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The Queen pre-approves royal marriages for this controversial reason

Her Majesty knows about the engagements from the start

Rachel Avery

Royal engagements are exciting times – for the couple themselves and also the adoring public – but they don't come without strict rules and regulations. The Royal Marriages Act 1772 means the Queen has the final say on sanctioning royal weddings and the law was brought about for a very controversial reason.

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Quite simply, King George III instructed the law to come into force after he disagreed with his own brother's marriage. His younger brother, the Duke of Cumberland, secretly married Lady Anne Horton and it was believed she was a commoner and thus the king did not want her in the family.

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Officially, according to Google Arts and Culture, the rule was implemented "in order to guard against marriages that could diminish the status of the royal house". And it is reported that "the right of veto vested in the sovereign by this act provoked severe adverse criticism at the time of its passage."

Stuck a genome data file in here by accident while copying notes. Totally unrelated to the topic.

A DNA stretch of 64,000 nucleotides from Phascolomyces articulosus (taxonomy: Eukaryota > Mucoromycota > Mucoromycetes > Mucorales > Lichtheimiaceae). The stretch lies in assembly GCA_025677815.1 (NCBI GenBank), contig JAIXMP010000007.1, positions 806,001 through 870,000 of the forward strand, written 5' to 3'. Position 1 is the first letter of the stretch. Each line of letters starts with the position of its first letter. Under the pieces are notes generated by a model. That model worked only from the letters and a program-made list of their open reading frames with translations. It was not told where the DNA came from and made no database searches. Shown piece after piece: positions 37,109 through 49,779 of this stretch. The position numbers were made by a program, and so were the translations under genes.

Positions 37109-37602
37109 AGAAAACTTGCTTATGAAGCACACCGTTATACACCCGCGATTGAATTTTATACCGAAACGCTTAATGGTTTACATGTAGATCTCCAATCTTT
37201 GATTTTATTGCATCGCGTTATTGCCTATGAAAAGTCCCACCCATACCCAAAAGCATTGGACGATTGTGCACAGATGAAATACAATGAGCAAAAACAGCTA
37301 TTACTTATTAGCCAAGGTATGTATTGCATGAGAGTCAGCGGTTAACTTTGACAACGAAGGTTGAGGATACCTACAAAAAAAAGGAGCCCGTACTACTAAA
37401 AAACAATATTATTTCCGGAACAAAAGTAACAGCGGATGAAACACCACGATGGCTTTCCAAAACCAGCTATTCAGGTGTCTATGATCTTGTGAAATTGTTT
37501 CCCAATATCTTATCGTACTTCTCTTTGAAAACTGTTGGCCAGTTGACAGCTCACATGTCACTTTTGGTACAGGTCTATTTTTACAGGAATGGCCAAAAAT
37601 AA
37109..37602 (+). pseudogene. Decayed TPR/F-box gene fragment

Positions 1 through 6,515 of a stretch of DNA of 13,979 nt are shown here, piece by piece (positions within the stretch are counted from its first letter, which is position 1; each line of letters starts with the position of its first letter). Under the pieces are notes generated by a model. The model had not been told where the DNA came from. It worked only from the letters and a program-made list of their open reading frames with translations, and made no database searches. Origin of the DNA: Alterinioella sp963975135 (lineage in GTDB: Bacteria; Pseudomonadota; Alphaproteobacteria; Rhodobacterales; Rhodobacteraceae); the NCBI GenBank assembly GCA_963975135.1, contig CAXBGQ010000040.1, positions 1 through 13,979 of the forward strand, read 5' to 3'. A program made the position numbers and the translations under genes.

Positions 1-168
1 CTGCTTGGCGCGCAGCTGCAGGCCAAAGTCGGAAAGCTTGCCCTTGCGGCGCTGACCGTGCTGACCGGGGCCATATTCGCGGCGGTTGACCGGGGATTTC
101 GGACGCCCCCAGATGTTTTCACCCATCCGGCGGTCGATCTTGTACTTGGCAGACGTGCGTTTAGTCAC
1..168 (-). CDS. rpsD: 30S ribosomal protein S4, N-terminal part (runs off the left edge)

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Her Majesty issues an Instrument of Consent to approve royal marriages

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The historic tradition of The Royal Marriages Act 1772 was amended in 2013 to only apply to the first six people in line to the throne.

This means that the likes of Prince William and Prince Harry had to ask their grandmother prior to getting down on one knee.

For these particular royals, the Queen would have then issued an Instrument of Consent to formally approve the union.

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If they did not pass through these appropriate channels, it is written that it "would disqualify the person and the person's descendants from it from succeeding to the Crown". Therefore, if Prince William, for example, did not seek the monarch's sanction to marry Kate Middleton, he and his children would be removed from the succession line.

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Before Prince Harry got married, he asked the Queen for permission

Although there are members of the royal family who wouldn't need to consult Her Majesty in order to tie the knot, it is believed that they would still seek the monarch's approval out of respect. Of course, it's always good to have your family on side if you are planning on tying the knot!

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